Canvassers meeting draws crowd
The three-person board, comprising the county clerk and two electors, got down to business at 9 a.m. to certify the results of Tuesday's election.
The board meets routinely on the Thursday after the election to make sure the election was administered according to state regulations and to certify the results. At the courthouse, the board reviews county, state and federal elections.
For Thursday's session, the board reviewed local voting in the Supreme Court race between David Prosser Jr. and JoAnne Kloppenburg as well as the uncontested District 4 Court of Appeals contest.
Because of the closeness of the Supreme Court race, Thursday's meeting had observers, which Rock County Clerk Lori Stottler said is highly unusual.
When the session started, there were seven, said Stottler, who spent about 45 minutes outlining the process for the observers.
In addition to herself or her chief deputy, Stottler's board includes one Republican and one Democrat. She said that Thursday's observers included people partisan to both Prosser and Kloppenburg.
In Rock County, people in 86 precincts cast votes at 50 polling places Tuesday.
Municipal and town clerks were required to submit all of their election paperwork to Stottler by the end of the day Wednesday.
The board of canvassers is responsible for:
-- Making sure the required materials have been gathered from each municipality.
-- Checking to see that the number of votes cast is close to the number of voters at the polls.
-- Proofing data received electronically against original results.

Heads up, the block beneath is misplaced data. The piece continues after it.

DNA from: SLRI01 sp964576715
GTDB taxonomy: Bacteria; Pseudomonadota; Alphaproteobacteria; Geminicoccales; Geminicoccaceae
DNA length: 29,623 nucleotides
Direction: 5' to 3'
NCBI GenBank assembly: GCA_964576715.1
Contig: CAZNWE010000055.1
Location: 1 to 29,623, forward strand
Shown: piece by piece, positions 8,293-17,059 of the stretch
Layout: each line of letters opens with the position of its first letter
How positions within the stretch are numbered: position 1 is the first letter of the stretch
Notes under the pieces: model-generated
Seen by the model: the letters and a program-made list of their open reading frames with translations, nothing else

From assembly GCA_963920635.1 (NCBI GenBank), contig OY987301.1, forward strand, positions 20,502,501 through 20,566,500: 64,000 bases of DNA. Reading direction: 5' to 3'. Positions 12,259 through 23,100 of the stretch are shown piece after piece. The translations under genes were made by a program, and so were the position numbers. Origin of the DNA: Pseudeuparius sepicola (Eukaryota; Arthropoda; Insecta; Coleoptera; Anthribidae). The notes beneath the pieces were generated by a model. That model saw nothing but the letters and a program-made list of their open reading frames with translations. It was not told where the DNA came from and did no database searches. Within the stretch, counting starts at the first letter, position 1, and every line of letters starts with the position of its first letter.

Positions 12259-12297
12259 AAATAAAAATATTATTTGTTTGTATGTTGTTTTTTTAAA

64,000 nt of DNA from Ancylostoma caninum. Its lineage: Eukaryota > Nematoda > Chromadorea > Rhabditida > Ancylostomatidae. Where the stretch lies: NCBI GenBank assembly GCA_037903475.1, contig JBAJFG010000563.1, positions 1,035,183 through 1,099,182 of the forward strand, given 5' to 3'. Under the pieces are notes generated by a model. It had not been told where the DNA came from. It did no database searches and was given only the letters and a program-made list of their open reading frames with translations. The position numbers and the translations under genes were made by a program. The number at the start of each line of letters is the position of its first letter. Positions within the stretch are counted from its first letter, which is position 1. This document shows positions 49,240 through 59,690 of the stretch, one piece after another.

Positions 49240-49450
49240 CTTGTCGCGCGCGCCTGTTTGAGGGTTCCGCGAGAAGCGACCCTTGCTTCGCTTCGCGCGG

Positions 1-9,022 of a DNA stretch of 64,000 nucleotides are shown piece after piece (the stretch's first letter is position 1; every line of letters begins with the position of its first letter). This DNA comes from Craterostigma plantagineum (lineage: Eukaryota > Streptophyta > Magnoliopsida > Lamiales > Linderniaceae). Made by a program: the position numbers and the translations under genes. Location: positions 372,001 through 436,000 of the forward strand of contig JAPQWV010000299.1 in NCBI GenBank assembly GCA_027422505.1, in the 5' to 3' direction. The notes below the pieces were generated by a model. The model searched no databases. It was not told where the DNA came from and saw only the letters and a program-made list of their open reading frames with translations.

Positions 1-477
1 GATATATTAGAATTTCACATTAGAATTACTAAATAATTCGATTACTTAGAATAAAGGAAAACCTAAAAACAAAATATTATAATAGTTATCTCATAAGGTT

-- Compiling write-in votes into one column.
-- Reviewing inspectors' statements, electronic vote records and tally sheets.
-- Reviewing provisional ballots.
-- Completing a canvass statement.
-- Delivering the county canvass to the county clerk, who then uploads the results to the state Government Accountability Board.
The process, which in Rock County lasted several hours Thursday, goes on in each of the state's 72 counties.
"It's a very worthwhile process," Stottler said. "And it's particularly important when something is close and there's a likelihood of a recount.
"It helps organize our role, and it brings outsiders in and gives truth and transparency to the process and proves the outcome."
Of course, an official recount could change the outcome, Stottler said, noting that it's not the job of the board of canvassers to recount ballots. Members only review and certify the materials and the process.
"We don't touch any ballots," she said.
In Rock County, Kloppenburg received 22,145 votes, while Prosser garnered 14,626. Thursday's canvass did not change the vote totals.
Statewide, boards of canvassers have until April 15 to submit their canvass to the Government Accountability Board. Once the final canvass is received, candidates have three business days to ask for a recount, where problem ballots are identified and set aside for further review.